Considering many Americans lost jobs or income during the pandemic, it’s not surprising that more are living paycheck to paycheck — especially as many weren’t saving much prior to the pandemic.
According to data from the St. Louis Federal Reserve, the proportion of income people saved has slowly decreased since the 1980s, when it was about 12%.
Evidence suggests that people struggle to save at most income levels for a number of reasons. One obvious reason is continued inflation without increased wages.
People spend a significantly higher portion of their income on housing, student loans, and healthcare costs than they did previously and, therefore, struggle to save. Rent, for instance, increased approximately 25% between April 2014 and April 2020, compared to a 19% increase in inflation-adjusted income between 2014 and 2019.
The graph above highlights the discrepancy between income and inflation growth since the 1970s. Current income in the graph represents the actual median income at the time, while real income is the inflation adjusted income (to 2019 dollars), or the “buying power” of median income each year.
A typical American in 1981, for instance, earned $19,074 in 1981 dollars. After accounting for the cost of goods and services at the time, that income would be equivalent to earning $51,627 in 2019.
Between 1981 and 2019, current median income increased 260% to $68,703, while purchasing power, or real median income, only increased about 33%. Therefore, the ability to save at the same income level has become exponentially more difficult over time as income levels remain relatively stagnant compared to inflation.
Those earning more than six figures aren’t immune to the cost-of-living to income discrepancy, either: Even 42% of those with a household income of more than $100,000 reported living paycheck to paycheck in September.
While initially counterintuitive, Americans tend to spend most of what they earn regardless of their income levels, and few do a good job of saving for the future.
The proportion of six-figure earners living paycheck to paycheck was on the rise prior to the pandemic: Only about 10% were living paycheck to paycheck in 2017, according to a CareerBuilder study, but that number had nearly doubled to 18% by February of this year.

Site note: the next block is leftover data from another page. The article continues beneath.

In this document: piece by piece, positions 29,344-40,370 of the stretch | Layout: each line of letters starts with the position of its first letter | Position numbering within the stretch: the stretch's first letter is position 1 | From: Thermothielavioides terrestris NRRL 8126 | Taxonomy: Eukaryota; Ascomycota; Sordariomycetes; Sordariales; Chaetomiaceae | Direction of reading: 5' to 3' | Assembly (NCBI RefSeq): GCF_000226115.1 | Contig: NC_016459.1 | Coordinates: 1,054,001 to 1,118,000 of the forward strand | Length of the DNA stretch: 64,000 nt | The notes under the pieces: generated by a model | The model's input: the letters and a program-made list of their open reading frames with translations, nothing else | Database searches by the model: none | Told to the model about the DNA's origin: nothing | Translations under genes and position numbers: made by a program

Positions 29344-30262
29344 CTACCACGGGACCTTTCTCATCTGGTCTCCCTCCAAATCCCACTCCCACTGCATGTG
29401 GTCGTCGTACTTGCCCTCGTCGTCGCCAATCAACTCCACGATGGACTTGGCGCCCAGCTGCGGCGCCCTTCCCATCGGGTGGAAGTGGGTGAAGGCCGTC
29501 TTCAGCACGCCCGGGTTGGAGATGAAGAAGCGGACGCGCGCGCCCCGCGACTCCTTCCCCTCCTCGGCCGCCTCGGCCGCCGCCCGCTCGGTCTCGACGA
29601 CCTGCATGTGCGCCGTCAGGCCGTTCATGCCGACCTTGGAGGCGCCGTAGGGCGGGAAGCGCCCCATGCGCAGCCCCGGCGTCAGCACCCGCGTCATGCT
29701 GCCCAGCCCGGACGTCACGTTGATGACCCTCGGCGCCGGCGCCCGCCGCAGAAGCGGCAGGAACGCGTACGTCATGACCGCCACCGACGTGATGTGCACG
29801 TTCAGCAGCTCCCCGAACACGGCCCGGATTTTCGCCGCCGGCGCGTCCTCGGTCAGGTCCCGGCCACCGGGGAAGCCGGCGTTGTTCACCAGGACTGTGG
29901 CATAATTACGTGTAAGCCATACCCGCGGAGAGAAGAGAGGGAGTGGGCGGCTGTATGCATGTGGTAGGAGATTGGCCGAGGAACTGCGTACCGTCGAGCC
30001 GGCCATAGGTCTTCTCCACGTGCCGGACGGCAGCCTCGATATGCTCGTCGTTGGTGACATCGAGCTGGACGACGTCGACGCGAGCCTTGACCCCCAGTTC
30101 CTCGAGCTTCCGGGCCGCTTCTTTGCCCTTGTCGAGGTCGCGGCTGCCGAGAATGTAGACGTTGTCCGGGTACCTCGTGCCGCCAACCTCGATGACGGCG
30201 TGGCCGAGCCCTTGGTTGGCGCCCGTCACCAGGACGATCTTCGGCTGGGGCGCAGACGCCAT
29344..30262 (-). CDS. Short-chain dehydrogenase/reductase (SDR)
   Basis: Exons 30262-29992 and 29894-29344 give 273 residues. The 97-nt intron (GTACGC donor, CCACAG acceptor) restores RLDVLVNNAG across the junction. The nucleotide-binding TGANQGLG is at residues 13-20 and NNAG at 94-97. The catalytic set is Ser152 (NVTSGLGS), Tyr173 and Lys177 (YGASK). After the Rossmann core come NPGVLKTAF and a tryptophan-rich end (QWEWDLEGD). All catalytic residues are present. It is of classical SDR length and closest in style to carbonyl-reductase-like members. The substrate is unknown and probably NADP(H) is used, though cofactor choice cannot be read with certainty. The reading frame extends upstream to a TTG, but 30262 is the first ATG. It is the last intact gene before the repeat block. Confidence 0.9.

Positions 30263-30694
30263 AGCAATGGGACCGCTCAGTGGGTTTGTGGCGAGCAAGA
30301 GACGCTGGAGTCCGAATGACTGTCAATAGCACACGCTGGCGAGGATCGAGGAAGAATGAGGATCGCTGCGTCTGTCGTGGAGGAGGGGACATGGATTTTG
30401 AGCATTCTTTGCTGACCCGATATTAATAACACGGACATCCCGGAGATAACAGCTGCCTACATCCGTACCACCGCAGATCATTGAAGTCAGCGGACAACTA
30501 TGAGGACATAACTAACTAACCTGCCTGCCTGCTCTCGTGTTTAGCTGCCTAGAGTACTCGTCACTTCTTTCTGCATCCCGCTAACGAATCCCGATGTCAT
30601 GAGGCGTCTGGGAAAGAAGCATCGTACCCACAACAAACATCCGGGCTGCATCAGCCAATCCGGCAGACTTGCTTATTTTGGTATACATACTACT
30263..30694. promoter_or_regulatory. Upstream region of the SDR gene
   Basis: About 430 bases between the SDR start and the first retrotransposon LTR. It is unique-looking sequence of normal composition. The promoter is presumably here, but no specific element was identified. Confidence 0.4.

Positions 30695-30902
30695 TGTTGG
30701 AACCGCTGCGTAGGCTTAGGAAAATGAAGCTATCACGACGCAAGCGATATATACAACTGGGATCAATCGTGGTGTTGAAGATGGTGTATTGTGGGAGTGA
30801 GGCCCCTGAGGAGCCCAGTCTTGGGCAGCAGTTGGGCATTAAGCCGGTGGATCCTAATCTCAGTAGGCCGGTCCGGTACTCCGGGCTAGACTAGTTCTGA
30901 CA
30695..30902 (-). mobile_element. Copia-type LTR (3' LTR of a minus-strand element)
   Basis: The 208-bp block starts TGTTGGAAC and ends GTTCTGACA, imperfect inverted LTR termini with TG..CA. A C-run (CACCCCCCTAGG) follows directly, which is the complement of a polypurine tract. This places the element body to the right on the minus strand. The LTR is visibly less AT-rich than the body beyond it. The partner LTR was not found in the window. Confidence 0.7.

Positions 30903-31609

By April, 27% of respondents in our COVID-19 Financial Impact Series Survey who earned more than $100,000 reported living paycheck to paycheck. Therefore, it’s not surprising that even more six-figure earners are struggling to make ends meet as the recession continues.
The Majority of Americans Will Run Out of Savings by the End of 2020
Americans are notoriously bad at saving for the future: Most people didn’t have enough in savings to cover an unexpected $400 expense before the pandemic, much less keep themselves afloat for 3-6 months, as experts suggest.
Respondents in our study were no different: 61% will be out of savings by the end of the year, including 21% who never had any savings to begin with and 16% who ran out of emergency savings earlier this year.
Nearly 30% of respondents reported dipping into their emergency savings to help cover expenses during the recession, with 19% having spent more than $5,000 of their savings.
Recessions can impact how much people save, perhaps permanently. Prior to the 2008 financial crisis, for example, people saved about 3.5% of their disposable income (December 2007). By June 2009, that had nearly doubled to 6.7%. That trend toward saving more continued until it peaked at 10.2% in 2012, and — while it dropped off afterwards — savings didn’t reach pre-recession lows until 2020.
Early on in the current recession, which officially began in February, people were putting nearly 34% of their disposable income into savings. As people have become slightly more confident in the economy and 42% of lost jobs have resurfaced, savings has sharply declined to only 17.8% as of August.